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Rob's Garage

How to properly clean a car window Add to ...

Rob

I was watching a television program that demonstrated cleaning the interior windows of cars because they get a film on them over the winter. However, every time I try to clean my windows they streak and look worse than having the film. I have tried numerous products but nothing seems to take the film off. Do you have any suggestions?

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Cheryl

Cheryl, cleaning very dirty car windows is a lot harder than it sounds. Auto glass is made up of compound curves and does not have the advantage of window sheers to hide cleaning imperfections that become magnified by direct sunlight, so the cleaning process has to be perfect to make the glass seem invisible.

Most people make the mistake of applying a glass cleaner once with the expectation that once is good enough and "that should do it". Automotive film is tough and comes from the gasses given off by the man-made components that make up the majority of the interior of a car. These gases tend to be oily and will require either a very strong chemical cleaner (which most people don't like to use - especially my wife) or a good quality micro-fibre cleaning cloth.

There are lots of household cleaning products out there with ammonia as the major ingredient, but I have found that almost every one leaves the mess that you described in your question. I have also discovered that automotive glass cleaner leaves streaks.

This is where most people get frustrated, but it's also where the magic begins.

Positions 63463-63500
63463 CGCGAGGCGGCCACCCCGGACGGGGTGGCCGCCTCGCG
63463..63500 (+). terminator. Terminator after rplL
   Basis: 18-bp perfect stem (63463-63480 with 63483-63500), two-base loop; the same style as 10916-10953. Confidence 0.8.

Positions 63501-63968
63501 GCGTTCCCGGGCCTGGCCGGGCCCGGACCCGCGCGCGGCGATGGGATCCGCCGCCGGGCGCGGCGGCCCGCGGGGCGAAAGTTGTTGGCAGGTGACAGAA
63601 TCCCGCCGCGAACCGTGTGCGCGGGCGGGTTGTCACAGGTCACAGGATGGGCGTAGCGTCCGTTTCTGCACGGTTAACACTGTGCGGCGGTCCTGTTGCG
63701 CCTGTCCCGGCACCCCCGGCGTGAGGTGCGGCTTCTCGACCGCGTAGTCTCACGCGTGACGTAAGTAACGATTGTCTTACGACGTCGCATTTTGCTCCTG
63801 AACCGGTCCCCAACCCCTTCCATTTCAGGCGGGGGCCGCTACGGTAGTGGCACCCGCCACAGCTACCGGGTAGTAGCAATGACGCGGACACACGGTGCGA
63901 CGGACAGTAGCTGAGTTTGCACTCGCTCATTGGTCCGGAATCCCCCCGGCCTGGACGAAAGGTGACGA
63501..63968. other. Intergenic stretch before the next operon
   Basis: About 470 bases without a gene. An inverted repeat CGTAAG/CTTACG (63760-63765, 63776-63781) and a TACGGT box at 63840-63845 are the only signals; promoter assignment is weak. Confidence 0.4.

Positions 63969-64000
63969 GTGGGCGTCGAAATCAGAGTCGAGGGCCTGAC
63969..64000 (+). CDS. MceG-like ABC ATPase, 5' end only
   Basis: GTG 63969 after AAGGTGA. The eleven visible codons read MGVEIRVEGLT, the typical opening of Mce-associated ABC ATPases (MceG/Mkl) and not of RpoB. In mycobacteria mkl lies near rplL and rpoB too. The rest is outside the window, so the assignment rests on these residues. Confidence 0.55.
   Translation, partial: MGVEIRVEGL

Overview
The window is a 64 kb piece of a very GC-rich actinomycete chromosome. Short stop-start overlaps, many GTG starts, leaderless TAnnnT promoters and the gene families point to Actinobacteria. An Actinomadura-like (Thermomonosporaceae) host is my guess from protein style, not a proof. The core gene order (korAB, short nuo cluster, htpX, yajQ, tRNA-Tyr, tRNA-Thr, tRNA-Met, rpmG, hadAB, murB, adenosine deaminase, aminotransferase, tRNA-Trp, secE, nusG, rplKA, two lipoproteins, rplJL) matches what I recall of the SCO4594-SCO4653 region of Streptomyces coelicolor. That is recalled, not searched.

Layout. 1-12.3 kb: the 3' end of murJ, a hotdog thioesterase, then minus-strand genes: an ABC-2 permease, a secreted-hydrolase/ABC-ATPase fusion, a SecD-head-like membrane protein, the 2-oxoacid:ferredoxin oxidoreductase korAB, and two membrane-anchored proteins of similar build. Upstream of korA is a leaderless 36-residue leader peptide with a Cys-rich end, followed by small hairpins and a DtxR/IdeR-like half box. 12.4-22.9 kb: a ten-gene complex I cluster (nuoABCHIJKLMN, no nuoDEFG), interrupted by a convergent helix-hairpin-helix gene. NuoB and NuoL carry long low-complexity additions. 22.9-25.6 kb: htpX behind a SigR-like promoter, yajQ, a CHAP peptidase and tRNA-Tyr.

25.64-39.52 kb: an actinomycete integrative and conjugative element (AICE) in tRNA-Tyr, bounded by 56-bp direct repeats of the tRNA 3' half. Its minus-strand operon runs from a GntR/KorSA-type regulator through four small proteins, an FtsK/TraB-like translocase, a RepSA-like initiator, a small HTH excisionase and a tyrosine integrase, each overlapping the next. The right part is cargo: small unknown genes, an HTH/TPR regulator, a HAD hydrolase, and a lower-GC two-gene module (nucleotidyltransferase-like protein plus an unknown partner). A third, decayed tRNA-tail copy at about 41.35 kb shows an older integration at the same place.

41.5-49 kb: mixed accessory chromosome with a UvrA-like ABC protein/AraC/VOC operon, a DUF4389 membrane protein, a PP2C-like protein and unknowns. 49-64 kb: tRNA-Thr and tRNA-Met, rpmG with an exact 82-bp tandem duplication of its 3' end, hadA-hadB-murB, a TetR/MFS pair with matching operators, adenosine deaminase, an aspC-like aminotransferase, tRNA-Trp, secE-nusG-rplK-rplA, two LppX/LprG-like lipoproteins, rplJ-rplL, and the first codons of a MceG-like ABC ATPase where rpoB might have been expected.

I have found that the most effective way to clean car windows is to use a two-step method. Start with whatever cleaner you have on hand and do the best you can with one application.

  • TIP: When it comes to cleaning the rear window, use wiping motions that are parallel with the heating grid lines. This way, you can get the ridge edge of the copper heating element clean. If you wipe across the strips, the rag can't get to the edge - it skips over and leaves a film edge on both sides of the copper strip.

The next step is the best part. Pick up a micro-fibre cloth - there are tons of them available. They clean the cleaning that you will have done in Step One and it gets done without the use of chemicals. These little rags are amazing. You simply wet them in water, wring them out and start wiping. After finishing one window re-rinse, wring out and go again.

I know some of you are thinking that you don't want to use chemicals for Step One - and that's fine. The cool part is that if you can keep up with a regular cleaning schedule, you will be able to use only the micro-fibre cloths and never have to use chemicals on your windows again.

And while I'm on the subject of cleaning, how fun is it to clean multi-spoked wheels? Not! Give this a try: I use a 75/25 mixture of Rona Commercial Griddle Fryer Cleaner and water mixed in solution in a spray bottle. The secret to success is to spray the wheels and tires while they are dry. Let it sit for about a minute and use a tire and wheel cleaning mitt to scrub. These mitts are bristly and coarse so they do a great job on tire sidewalls. The mitt also allows you to get into all the crannies of the wheel.

Use a rubber glove over your hands and follow the directions on the label before you start with the cleaner; the chemical is quite powerful and can hurt your skin. The other option is to simply spray the solution off with a strong stream of water. Once sprayed, the brake dust and road grime on the wheels and sidewalls will start to run off.

  • FACTOID: The brown stuff that runs off a tire after being sprayed with a cleaner is wax. This wax is a UV protectant and is part of the manufacturing process of the tire.

After the tires and wheels have dried, rub a non-silicone based rubber dressing on the sidewall. This will restore the oils in the rubber and most dressings have UV protectant in them to replace the UV protectant that was lost during the cleaning process.

 

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